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Posts Tagged with “Typography”

Bernard Cycling Kit

Bernard Cycling Kit

I’m a big fan of sports jer­seys of all types, and this Bernard cycling kit has to be the best look­ing one I’ve seen. Great use of color and type. It def­i­nitely stands out from the rest of kits I’ve seen. Most are just ter­ri­bly designed. I couldn’t find much info, but it seems to be a per­sonal cycling kit designed by Bran­don Sin­cock that was made avail­able for sale for a bit. Must have been a blast to design this. One of my dream jobs would be to work for a bicy­cle com­pany design­ing frame graphics.

Club Céramique Poster

Club Ceramique Experimental Jetset

This is a poster designed by the awe­some folks at Exper­i­ment Jet­set for an exhi­bi­tion titled “Club Céramique” by NAiM/Bureau Europa. I love how The Jet mixes in pho­tog­ra­phy with type.

Page 1: Great Expectations

Page 1: Great Expectations

Graph­icDe­sign& pub­lish­ing house is releas­ing its first title, Page 1: Great Expec­ta­tions. The book includes 70 dif­fer­ent typo­graphic inter­pre­ta­tions of the first page of Dick­ens’ novel Great Expec­ta­tions from some of today’s best designers.

Con­trib­u­tors include: APFEL, Phil Baines, Tony Brook, Cartlidge Lev­ene, Tony Cham­bers, William Drent­tel and Jes­sica Helfand, Exper­i­men­tal Jet­set, Fraser Mug­geridge, Karlsson­Wilker, Frith Kerr, Robin Kin­ross, Ellen Lup­ton, Luke Hay­man, Morag Myer­scough, Erik Spiek­er­mann and Sam Winston.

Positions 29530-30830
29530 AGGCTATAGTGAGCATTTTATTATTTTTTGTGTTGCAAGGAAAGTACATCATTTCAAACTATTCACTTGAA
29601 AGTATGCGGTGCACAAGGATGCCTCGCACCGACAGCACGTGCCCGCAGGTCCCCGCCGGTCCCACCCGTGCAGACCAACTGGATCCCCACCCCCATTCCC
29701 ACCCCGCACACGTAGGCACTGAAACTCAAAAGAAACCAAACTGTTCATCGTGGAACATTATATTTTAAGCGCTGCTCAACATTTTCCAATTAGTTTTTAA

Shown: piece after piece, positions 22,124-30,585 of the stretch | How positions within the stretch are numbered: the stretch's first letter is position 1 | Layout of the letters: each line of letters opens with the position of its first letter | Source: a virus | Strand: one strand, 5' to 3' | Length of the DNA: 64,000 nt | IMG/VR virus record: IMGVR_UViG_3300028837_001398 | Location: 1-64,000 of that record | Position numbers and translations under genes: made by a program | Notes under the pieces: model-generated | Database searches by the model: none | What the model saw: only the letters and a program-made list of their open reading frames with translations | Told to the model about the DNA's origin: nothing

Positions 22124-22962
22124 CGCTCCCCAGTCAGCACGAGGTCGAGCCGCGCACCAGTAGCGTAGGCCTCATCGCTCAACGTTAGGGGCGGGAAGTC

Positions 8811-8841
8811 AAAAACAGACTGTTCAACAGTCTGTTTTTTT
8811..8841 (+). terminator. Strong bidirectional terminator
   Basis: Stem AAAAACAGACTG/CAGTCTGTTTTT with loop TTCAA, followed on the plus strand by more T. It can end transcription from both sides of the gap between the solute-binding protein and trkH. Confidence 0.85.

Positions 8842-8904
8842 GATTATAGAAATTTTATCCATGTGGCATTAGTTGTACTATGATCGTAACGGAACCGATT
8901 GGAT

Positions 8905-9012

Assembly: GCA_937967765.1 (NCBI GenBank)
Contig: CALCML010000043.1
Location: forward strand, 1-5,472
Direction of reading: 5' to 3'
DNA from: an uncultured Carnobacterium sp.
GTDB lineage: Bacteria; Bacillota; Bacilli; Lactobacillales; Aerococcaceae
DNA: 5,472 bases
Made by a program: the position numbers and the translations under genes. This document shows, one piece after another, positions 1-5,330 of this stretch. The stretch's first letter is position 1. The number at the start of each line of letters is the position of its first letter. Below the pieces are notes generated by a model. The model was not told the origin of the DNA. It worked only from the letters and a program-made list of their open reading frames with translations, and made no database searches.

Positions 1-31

Page 1 is 110mm x 178mm and con­tains 320 pages. The cover is printed in two colours and foiled on 300gsm Olin Rough Cream. The inte­rior pages are printed in black on 70gsm Ensonovel. A let­ter­press tip-in is also included.

You can pre-order the book now.

Neue Haas Grotesk

Neue Haas Grotesk

Font Bureau has cre­ated this won­der­ful mini-site all about the excel­lent type­face Neue Haas Grotesk. It explains the his­tory of the face, along with a nice sec­tion on its fea­tures and what makes it dif­fer­ent from Hel­vetica. An instant valu­able resource.

Typographic Revolt

Typographic revolt

The folks at Hype­ForType approached graphic designer Ryan Atkin­son to pro­duce their first mag­a­zine, Typo­graphic Revolt. The mag acts as a show­case for their type­face col­lec­tion and is A2 sized with a twist. Instead of fol­low­ing the tra­di­tional con­ven­tion, Ryan designed a quick read through A2 mag­a­zine which also dou­bles up as a set of 4 Exclu­sive Faces posters. Each page folds out to cre­ate a dou­ble sided poster per­fect for your stu­dio or home wall space. Typo­graphic Revolt is printed as a lim­ited litho run on 90gsm wood free paper, giv­ing every­thing a pre­mium news­pa­per feel which absorbs the inks to cre­ate a beau­ti­ful desat­u­rated look and feel.

Typo­graphic Revolt is avail­able now through Ama­zon.

Fruita Blanch

Fruita Blanch

Beau­ti­ful pack­ag­ing and iden­tity design by Ati­pus for Fruita Blanch. Great color and typog­ra­phy give the iden­tity a cer­tain character.

RM Regular

Rm regular mash

RM Reg­u­lar is a new sans-serif type­face by Mash Cre­ative. The Open­type font includes a full char­ac­ter and glyph set, and sup­ports 47 languages.

The first 100 peo­ple to buy the font also receive a lim­ited edi­tion poster printed on 200gsm GF Smith Accent Smooth Glac­ier White stock.

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Yves Zimmermann

Yves ZimmermannYves ZimmermannYves Zimmermann